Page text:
Eugene F. Heagney, 150 Hicks St., Brooklyn, NY, 2009
On Saturday, 22 August 1891, an explosion and fire caused the complete collapse of the Taylor Building on Park Place, New York, at numbers 68 through 74. Eugene F. Heagney, was in the collapsed building, as were several members of his family. Firemen clearing the debris rescued one of his daughters, but another lost her life.
The New York Times,
23 August 1891, p. 1, reported, "Steadily the firemen worked on, until just before
3 o'clock, when their exertions were stimulated by the sound of a small voice
calling piteously for help... Down through the debris the rescuers delved, foot by
foot... Then they came to an iron column projecting upward, across which three
huge timbers had been thrown, forming a small cavity just sufficiently large to hold
the body of the little girl whom they found therein. It was her voice which had
stimulated their exertions, and when she was taken out of the dismal pit which
had almost proved her tomb alive and free from any serious injury, a great shout of
exultation was sent up which was heard and re-echoed by the multitude of people who
were being kept in check by the police blocks beyond.
"The child was seven-year-old Mary B. Haegney, daughter of Eugene F. Haegney, janitor of 61 Park Place and a plumber at 76, who had himself been almost miraculously rescued from the wrecked building by Patrolman Frank Back of the Second Precinct, together with his brother William. When Edward G. Mulligan of Hook and Ladder No. S lifted the little girl in his arms from her place of refuge, her face grimed with smoke and bloody from a cut in her lower lip, she said:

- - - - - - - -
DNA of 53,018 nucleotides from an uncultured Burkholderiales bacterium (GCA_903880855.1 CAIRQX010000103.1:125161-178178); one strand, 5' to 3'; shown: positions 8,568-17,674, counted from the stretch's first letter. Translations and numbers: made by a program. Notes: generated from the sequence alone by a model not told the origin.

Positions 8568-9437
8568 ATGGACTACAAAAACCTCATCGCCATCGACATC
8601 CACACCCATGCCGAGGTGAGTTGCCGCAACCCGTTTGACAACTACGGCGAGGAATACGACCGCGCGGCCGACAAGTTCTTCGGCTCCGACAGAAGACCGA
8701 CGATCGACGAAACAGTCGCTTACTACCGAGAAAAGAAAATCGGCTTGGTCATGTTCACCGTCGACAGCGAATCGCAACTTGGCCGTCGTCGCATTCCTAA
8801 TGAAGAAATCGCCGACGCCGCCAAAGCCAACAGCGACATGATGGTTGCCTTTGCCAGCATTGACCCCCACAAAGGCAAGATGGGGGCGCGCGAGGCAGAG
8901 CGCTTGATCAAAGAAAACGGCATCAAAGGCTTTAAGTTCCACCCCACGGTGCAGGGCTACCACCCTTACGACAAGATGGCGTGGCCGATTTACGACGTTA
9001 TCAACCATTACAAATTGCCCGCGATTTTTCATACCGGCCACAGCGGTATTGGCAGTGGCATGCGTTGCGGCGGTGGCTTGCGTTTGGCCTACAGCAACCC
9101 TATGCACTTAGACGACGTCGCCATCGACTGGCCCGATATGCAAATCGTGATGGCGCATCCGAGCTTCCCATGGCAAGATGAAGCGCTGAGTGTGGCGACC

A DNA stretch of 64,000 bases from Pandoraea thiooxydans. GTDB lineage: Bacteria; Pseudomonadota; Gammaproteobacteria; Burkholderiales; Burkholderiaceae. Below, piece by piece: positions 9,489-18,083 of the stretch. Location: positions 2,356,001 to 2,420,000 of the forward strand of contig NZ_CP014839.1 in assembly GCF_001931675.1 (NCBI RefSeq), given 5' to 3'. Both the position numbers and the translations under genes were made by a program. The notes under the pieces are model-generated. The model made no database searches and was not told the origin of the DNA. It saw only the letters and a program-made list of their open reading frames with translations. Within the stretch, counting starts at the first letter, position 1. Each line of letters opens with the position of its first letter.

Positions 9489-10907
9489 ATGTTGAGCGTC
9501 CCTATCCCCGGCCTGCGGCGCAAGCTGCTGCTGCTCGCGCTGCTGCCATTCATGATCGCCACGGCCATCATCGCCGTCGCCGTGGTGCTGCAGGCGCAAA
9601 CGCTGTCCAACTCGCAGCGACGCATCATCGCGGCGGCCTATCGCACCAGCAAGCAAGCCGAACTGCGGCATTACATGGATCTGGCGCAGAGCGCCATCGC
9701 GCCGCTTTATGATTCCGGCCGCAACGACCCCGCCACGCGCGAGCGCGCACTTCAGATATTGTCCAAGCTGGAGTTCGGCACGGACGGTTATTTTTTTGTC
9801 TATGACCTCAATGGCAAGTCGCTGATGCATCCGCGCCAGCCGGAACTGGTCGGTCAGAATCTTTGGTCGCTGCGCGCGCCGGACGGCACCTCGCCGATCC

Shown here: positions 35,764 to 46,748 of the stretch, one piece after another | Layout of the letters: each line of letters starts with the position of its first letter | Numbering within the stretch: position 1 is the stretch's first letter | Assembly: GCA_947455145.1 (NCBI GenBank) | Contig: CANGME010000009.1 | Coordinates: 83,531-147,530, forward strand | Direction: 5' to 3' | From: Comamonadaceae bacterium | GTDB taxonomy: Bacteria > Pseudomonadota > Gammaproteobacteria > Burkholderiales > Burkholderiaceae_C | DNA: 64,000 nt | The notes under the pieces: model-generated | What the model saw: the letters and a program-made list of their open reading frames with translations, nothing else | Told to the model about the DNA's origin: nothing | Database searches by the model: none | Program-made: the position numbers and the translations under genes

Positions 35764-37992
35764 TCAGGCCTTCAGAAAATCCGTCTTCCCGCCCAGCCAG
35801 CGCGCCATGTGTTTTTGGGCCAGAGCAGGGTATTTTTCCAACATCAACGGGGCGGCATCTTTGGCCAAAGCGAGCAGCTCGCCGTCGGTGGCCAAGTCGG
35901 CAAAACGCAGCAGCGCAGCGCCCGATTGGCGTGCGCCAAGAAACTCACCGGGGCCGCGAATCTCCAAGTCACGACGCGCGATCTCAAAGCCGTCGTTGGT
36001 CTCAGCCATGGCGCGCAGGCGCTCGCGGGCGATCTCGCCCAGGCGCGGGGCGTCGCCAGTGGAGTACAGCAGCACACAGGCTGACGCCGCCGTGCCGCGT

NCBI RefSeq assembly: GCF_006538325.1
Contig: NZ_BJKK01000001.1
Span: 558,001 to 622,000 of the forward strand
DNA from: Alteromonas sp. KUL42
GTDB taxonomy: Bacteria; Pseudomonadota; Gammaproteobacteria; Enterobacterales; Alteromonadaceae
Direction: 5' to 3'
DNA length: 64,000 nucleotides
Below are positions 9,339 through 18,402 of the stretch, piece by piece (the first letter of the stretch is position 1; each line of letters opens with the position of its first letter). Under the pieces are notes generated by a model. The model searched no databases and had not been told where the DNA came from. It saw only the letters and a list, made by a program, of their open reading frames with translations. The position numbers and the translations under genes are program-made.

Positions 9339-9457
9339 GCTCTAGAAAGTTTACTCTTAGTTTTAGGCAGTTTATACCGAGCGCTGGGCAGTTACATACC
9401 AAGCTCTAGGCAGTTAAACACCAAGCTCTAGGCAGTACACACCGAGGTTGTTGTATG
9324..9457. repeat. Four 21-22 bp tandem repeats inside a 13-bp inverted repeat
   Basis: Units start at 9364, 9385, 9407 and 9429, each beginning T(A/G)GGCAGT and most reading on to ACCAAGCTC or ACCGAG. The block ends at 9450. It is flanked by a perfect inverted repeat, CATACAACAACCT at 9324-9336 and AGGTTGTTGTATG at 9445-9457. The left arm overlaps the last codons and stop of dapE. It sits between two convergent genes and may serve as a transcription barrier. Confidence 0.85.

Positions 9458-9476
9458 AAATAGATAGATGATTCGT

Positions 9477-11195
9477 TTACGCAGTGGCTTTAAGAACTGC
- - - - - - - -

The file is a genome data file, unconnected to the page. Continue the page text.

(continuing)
"'My little sister is down there and she has bled to death.' ...
"The little girl was taken to the Chambers Street Hospital, where her wounds were found to be merely superficial. A few minutes thereafter the body of her infant sister, a pretty child just past three Summers, was carried from the ruins..."
Heagney's name is twice misspelled in the story, but correctly given in a later section estimating losses: "Heagney, Eugene F., plumber, No. 76, basement and first floor; lost $2,000."
Heagney is listed in New York city directories from 1892 to 1933, first at 76 Park Place, then 60 Barclay St. and 59-61 Park Place. In the 1900 U. S. Census he lived at 59-61 Park Place, and his date of birth is recorded as May, 1850. His daughter, Mary, who was rescued from the collapse, is recorded as living with him, now age 20. These dates and ages are suspect. In the 1910 census Heagney is age 54 and Mary 22. In 1930 the Heagneys lived in Floral Park, Nassau County, New York. At that time Mary Heagney was head of household, age 40, a clerk at the telephone company (presumably New York Telephone Co.). Eugene Heagney, age 71, still worked in plumbing.
In 1933 the business was located at 195 St. Nicholas Ave.
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